Washington — A federal appeals court in the District of Columbia has denied a request from Michael Flynn, President Trump’s former national security adviser, to force a lower court judge to immediately drop the Justice Department’s criminal case against him.
The full U.S. Court of Appeals for the District of Columbia Circuit ruled against Flynn 8-2 and is sending the case back to the lower court, allowing U.S. District Judge Emmet Sullivan to examine the Justice Department’sagainst Flynn. Judges Neomi Rao, appointed by President Trump, and Karen LeCraft Henderson, appointed by President George H.W. Bush, dissented.
In its 61-page ruling, the D.C. Circuit found Flynn “has not established that he has ‘no other adequate means to attain the relief he desires.'” The full court also declined to require the case be assigned to a different judge, as Flynn “has not established a clear and indisputable right to reassignment.”
Flynn pleaded guilty in December 2017 to lying to the FBI about his contacts with the former Russian ambassador to the U.S., Sergey Kislyak, in the wake of the 2016 election. The case against Flynn stemmed from the FBI’s investigation into Russian meddling in the presidential election, which was later taken over by special counsel Robert Mueller. But in January, Flynn sought to withdraw his guilty plea. In May, the Justice Department filed a motion with the U.S. District Court in Washington seeking to dismiss its criminal case against Flynn, arguing “continued prosecution of this case would not serve the interests of justice.”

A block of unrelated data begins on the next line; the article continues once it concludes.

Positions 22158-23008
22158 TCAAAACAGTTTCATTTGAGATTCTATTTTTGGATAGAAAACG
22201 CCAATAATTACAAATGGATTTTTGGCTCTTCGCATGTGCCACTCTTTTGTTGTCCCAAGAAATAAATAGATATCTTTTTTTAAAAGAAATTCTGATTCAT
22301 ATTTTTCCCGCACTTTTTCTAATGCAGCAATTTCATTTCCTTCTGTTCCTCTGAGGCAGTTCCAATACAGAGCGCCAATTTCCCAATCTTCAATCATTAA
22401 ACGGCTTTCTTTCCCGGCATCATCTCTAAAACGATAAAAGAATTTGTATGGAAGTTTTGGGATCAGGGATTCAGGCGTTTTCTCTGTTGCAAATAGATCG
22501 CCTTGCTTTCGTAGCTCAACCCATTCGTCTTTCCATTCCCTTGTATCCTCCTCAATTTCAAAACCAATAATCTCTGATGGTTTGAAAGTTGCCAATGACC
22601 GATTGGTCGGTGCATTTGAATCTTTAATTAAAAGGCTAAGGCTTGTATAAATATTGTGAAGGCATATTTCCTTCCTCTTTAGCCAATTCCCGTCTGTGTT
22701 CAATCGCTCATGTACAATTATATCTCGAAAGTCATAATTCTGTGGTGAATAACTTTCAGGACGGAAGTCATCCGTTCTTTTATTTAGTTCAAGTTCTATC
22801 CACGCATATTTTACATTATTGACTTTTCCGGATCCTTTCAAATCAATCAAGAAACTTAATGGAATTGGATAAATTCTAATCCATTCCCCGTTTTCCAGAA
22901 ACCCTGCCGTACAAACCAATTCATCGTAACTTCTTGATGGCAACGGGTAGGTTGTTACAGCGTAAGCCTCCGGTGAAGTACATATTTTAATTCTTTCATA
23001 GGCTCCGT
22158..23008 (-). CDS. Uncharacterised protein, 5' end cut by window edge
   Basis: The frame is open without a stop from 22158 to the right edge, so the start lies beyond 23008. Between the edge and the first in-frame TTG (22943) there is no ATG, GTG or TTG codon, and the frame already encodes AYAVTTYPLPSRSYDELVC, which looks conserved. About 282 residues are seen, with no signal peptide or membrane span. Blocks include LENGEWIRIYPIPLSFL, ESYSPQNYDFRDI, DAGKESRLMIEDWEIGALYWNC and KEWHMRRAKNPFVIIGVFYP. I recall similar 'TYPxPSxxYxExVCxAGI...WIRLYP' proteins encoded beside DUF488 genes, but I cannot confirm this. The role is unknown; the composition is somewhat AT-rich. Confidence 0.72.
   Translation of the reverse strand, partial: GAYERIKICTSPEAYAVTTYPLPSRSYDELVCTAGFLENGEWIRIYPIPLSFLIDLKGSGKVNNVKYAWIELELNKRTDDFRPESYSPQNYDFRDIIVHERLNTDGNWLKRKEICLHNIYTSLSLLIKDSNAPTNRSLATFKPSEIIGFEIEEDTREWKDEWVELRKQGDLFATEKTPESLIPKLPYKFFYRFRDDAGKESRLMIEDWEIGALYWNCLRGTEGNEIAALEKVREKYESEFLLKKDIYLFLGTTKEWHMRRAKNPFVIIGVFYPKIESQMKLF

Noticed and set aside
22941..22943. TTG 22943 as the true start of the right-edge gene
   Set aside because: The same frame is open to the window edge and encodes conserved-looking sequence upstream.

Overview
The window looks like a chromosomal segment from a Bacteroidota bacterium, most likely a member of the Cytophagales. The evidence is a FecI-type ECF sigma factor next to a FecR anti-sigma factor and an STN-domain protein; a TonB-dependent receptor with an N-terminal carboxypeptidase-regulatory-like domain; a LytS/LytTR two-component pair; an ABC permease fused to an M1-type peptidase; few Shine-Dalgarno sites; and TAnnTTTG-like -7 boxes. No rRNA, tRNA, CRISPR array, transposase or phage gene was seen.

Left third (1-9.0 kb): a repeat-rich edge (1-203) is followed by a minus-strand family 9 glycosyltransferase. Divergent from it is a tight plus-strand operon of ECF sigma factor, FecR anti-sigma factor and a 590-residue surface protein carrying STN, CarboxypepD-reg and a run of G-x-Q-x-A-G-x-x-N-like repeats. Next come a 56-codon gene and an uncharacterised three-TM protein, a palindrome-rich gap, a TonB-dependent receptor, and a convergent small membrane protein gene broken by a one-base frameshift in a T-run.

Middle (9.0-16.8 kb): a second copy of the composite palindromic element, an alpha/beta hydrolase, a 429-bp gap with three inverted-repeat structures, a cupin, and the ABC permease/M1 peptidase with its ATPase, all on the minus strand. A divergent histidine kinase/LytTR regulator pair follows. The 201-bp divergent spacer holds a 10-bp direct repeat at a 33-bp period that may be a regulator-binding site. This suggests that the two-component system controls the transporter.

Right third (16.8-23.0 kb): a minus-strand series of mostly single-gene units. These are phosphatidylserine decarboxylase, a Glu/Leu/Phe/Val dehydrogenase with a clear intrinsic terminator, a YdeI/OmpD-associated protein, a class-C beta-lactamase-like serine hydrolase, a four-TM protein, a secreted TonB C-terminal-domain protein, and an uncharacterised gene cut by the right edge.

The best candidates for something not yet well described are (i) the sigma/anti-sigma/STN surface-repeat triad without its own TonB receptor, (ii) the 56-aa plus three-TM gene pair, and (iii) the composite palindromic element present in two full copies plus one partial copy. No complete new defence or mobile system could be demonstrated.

U.S. District Court Judge Emmet Sullivan, however, declined to immediately dismiss Flynn’s case, and, John Gleeson, as a “friend of the court” to argue against the Justice Department. In response to Sullivan’s move, Flynn to the D.C. Circuit to force Sullivan to drop the case.
A three-judge panel on the D.C. Circuit, which included Rao and Henderson, held oral arguments earlier this month.2 to 1 in favor of Flynn in June, but Sullivan and asked for the full court to rehear the case. The full D.C. Circuit
In its ruling, the D.C. Circuit said Sullivan has the authority to appoint an amicus, Gleeson.
“Quite simply, the only separation-of-powers question we must answer at this juncture is whether the appointment of an amicus and the scheduling of briefing and argument is a clearly, indisputably impermissible intrusion upon executive authority, because that is all that the district judge has ordered at this point,” the court said. “We have no trouble answering that question in the negative, because precedent and experience have recognized the authority of courts to appoint an amicus to assist their decision-making in similar circumstances, including in criminal cases and even when the movant is the government.”
Robert Legare contributed reporting.